The conversation about ESG’s impact on investment activity has yet to provide insight on how the industry’s changing priorities could influence M&A. Until now. SRS Acquiom is out with a survey of M&A professionals weighing in. Among the findings: Target company brand and reputation are expected to be more prominent than external pressure from regulators or shareholders in driving an ESG-related M&A strategy. Here’s more:
Respondents expected brand reputation (52.9 percent) to be more impactful than future financial results (45.9 percent), internal pressure from employees or the board (28.2%) or bylaw compliance (8.2%) as a driver of M&A, in a survey in which multiple responses were allowed. The finding harkens back to a growing body of evidence linking socially conscious companies with higher performance. And suggests private equity could increasingly look to niche brands with ESG-friendly marketing to meet their stated goals.
Consider the question of governance in tech. “The tech sector has lost trust from consumers,” said EY global technology, media & entertainment, telecommunications leader Barak Ravid at a media roundtable last week. “Regaining that trust is a massive opportunity, some of that maybe forced through political and regulatory avenues, but there’s a massive opportunity [through providing customers’ increased] transparency, opting in and out, showing consumers how data is used.”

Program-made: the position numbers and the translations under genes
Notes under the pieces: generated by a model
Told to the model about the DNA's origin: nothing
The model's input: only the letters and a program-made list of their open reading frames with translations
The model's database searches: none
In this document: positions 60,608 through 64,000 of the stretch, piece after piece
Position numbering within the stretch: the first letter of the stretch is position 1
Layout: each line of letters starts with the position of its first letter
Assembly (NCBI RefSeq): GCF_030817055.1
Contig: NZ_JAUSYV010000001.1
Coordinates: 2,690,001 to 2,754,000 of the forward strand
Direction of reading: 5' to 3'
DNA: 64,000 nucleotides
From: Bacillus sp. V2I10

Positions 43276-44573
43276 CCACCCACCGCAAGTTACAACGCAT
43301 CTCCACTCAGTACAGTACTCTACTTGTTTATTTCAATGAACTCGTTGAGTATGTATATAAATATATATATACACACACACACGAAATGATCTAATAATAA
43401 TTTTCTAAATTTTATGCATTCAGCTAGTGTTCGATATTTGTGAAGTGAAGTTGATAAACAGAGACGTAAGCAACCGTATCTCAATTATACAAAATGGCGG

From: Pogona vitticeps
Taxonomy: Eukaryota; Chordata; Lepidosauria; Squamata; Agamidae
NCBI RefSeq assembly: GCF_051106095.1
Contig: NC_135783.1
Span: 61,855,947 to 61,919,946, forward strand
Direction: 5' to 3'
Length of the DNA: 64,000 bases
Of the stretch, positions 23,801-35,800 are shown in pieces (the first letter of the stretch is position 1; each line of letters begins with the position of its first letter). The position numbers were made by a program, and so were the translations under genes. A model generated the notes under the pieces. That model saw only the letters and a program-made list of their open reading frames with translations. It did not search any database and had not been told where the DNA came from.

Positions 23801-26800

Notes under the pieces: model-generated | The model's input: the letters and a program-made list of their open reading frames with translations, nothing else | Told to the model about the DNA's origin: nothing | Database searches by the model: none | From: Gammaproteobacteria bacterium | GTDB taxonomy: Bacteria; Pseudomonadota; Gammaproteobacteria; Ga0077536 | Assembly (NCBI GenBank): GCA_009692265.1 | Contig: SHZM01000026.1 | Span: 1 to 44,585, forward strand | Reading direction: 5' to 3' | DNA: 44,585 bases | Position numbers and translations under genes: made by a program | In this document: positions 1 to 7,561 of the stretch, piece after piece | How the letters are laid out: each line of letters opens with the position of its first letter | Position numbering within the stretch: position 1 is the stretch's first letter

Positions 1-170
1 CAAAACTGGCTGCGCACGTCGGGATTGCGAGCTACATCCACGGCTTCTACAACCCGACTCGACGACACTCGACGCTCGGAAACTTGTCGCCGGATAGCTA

The consumer sector presents another opportunity to rebrand a parent company’s commoditized offerings, say through a niche, health food acquisition. The “parent” can drive reverse integration such that the values and positioning of the fresh-focused target permeate the wholeco, driving organizational change without the price tag and legacy assets of a larger deal, Kearney UK and Ireland consumer practice leader Bahige El-Rayes told Mergers & Acquisitions last month.
The trend is already translating into an appetite for acquisitions. Only today, Blackstone announced plans to acquire Sphera from Genstar in a $1.4 billion case study in the market’s appetite for ESG-related services. The company uses data, consulting services, and software as a service to help clients manage risks including environmental and sustainability issues.
The market for ESG data provision might well play into SRS Acquiom’s findings that buyers could encounter additional steps in due diligence (51.9 percent of respondents) and another filter to analyze deals (29.1 percent) through the M&A process.
It’s important to put these figures in context. While most M&A professionals pay lip service to ESG goals, the survey confirms that actual commitment to change remains muted. Such factors are actively considered in due diligence rarely or never according to 30.6 percent of respondents, and only occasionally “when topic is relevant” by 47.1 percent of respondents. Just over 9 percent of surveyed dealmakers consider ESG “on all deals.”
Meanwhile, the link between social responsibility and profitability continues to be determinative of investor commitment. Asked if they would sacrifice a deal’s economics to support ESG, a resounding 42.4 percent noted they would not. Only 17.7 percent said they would either materially, or somewhat sacrifice value to hit ESG goals.